California's Central Coast
Today we left San Simeon at 8AM, since we were in so late last night. We headed to Cambria for breakfast.
Violet and Yellow, Linn's Original Farm Store, Cambria, California, 11:24 AM.
I shifted the program for a smaller aperture (f/11) to keep more in focus.
It is always critical to exclude any distractions at the edges of the image. Roll your mouse over to see the shot I made a moment before, with just a little bit of fence that completely destroys the image.
Green Bars, Morro Bay, California, 2:44 PM.
The bars come forward because they are in focus, while the stairs are not. I had to try twice; the first time, the D3 locked-on to the steps instead.
View of Morro Rock from an Eatery, Morro Bay, California, 3:22 PM.
Even with ADR ON, the interior was too dark. A delicate tweak in Photoshop's highlight-shadow tool let me lift the dark insides just a little bit. I also straightened the image with Photoshop's Lens Distortion Filter. The top wall is still too bright, but tough, I'm too lazy to make a layer mask to darken it.
What? Morro Bay, California, 4:01 PM.
While sitting at lunch, I saw an image. Everyone always asks "where did you find that?," so after I made my snap, I reset my D3 to all it defaults (STANDARD picture control, no AWB trim, etc. as it left Japan), and made an overall snap as it appeared to my eyes.
Can you see my picture in here? Scroll down when you're ready to see what I saw.
Yellow Triangle, Morro Bay, California, 4:01 PM.
I knew the turd-covered deck would turn into a yellow triangle surrounded by blue and brown. With my D3 at its usually SCORCH color settings of VIVID and +3 saturation, and Amber (A) 3 auto white balance, this what came out of the camera.
I shifted the exposure mode to give me f/45 for some depth-of-field at 300mm. Thank goodness for the VR of the 70-300mm VR: I can shoot reliably at 1/30, hand-held, at 300mm, making f/45 and a super-clean ISO 200 child's play.
Motel Walkway, San Simeon, California, 6:01 PM.
After Morro Bay, we returned to San Simeon and relaxed. At 6 PM we met back at Dave's room to show slides. I snapped this on my way down.
Since the camera was pointed down, the vertical lines on the wall were not parallel, so I used Photoshop's Lens Distortion Filter to do the same straightening I'd have done by shifting a view camera to keep everything square.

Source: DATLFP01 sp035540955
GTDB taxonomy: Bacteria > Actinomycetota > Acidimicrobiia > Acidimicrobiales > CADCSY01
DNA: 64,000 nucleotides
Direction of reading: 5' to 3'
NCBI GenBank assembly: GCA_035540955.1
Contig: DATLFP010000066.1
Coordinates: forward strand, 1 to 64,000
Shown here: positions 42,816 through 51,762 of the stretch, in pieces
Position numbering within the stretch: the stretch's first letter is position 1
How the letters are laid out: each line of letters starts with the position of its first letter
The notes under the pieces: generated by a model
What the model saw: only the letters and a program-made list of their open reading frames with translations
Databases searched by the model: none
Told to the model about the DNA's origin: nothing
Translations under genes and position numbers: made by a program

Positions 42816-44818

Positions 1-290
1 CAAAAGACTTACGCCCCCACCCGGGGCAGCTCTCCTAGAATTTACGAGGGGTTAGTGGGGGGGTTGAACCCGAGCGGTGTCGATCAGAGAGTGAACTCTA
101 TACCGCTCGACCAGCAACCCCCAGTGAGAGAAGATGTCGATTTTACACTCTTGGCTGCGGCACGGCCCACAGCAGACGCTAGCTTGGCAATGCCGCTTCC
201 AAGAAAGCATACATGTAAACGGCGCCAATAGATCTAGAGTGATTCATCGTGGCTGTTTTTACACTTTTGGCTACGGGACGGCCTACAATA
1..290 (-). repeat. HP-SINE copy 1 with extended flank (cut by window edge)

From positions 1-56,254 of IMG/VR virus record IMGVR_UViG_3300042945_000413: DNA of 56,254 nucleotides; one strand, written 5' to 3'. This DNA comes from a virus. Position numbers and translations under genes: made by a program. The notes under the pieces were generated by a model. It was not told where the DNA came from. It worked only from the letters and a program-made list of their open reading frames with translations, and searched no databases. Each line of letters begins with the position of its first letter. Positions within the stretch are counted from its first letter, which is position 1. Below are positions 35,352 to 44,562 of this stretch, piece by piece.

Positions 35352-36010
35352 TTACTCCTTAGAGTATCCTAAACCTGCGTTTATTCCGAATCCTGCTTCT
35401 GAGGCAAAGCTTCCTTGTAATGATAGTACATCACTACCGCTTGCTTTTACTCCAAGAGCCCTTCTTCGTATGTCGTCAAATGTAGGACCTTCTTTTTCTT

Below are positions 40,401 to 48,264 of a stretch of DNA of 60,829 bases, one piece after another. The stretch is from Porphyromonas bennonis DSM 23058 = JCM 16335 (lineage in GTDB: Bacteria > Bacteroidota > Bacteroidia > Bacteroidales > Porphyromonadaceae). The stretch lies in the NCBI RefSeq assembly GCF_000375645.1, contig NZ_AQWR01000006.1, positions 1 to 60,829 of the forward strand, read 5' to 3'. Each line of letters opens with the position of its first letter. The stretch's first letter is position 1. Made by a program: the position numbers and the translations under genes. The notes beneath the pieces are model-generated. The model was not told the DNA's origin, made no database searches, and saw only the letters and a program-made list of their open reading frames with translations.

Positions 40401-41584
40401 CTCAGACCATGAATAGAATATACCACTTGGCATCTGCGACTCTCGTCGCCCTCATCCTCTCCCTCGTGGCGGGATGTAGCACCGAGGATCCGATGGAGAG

No Pets Allowed, San Simeon, California, 6:03 PM.
Another snap on the way to Dave's room. Since we're by the sea, even stainless steel rusts to dust within weeks.
Sun in Tree, San Simeon, California, 7:57 PM.
After our slide shows, we hit our rooms, and then headed to the beach for sunset. This is the view as I walked down the stairs quickly from my room.
If I had FARTed before firing, I would have Asked myself (the A in FART) what was grabbing my eye. This snap is a little cropped, but still quite a mess. Just what was I Feeling (the F in FART) that made me want to take this picture?
What caught me eye was the sun, and the light of the sun on the branches. If this is what caught my eye, then that's what I should show. Let me show you what we get when we crop just this from the image above. (If I FARTed properly, I would have shot with a longer lens in the first place).
Crop from above, San Simeon, California, 7:57 PM.
Here we also can see a great 14-pointed sunstar thanks to Nikon's 7-bladed diaphragm. Most Canon lenses would only have sloppy 8-pointed sunstars, since Canon usually uses inferior 8 bladed diaphragms.
Sunset, San Simeon, California, 8:06 PM.
With Nikon, these exposures are trivial: I simply pointed and shot at the same automatic settings I've been using all week.
This is a swell overall shot, but what am I seeing? Might it be the sun on the water, and not just an overall view? Then let's show more of that:
Sunset, San Simeon, California, 8:07 PM.
OK, but can we simplify this any further?
Sunset, San Simeon, California, 8:08 PM.
Now that I've simplified, the image is more unique. It's noting spectacular, but at least not as much like every other photo.
I also shot this with more exposure to lighten it, but the D3 overloaded and lost saturation, turing things to weird shades of white instead of simply lighter yellow. The D3 is good, especially with ADR ON as I shoot it, but still not in the same league as film. Film excels at this, but I was too lazy to have grabbed my F5, as well as the D3, as we walked to the beach. Tough.
Sunset, San Simeon, California, 8:09 PM.
This is a perfectly swell shot as the sun goes down. The sun is still brilliant as I snapped this, thus we get a strong sense of light, and a catchy enough image.
Sunset Lost, San Simeon, California, 8:14 PM.
Once the sun starts to leave, the photos are over. We keep shooting, but unless something really crazy happens, photos just get more boring if the sun starts to get soft. We keep shooting, but we get blah results like this, even though the sun is still visible behind clouds.
While we're there it seems like a small variation in solar power, but look at the exposures: this snap was made in light four stops (sixteen times) darker than just 5 minutes ago in the previous shot.
Sodium Light, San Simeon, California, 8:58 PM.
I set Auto ISO for a minimum speed of 1/8 in this shot, since I can hand-hold the 70-300mm VR that slow at 70mm. This let the D3 shoot at ISO 1,250 instead of ISO 5,000. Since the camera was pointed up, the poles converged. I used Photoshop's Lens Distortion Filter to straighten the poles, as well as remove the 70-300mm's barrel distortion that gave slight curvature to the poles.
Exposure and color took care of themselves at my usual defaults.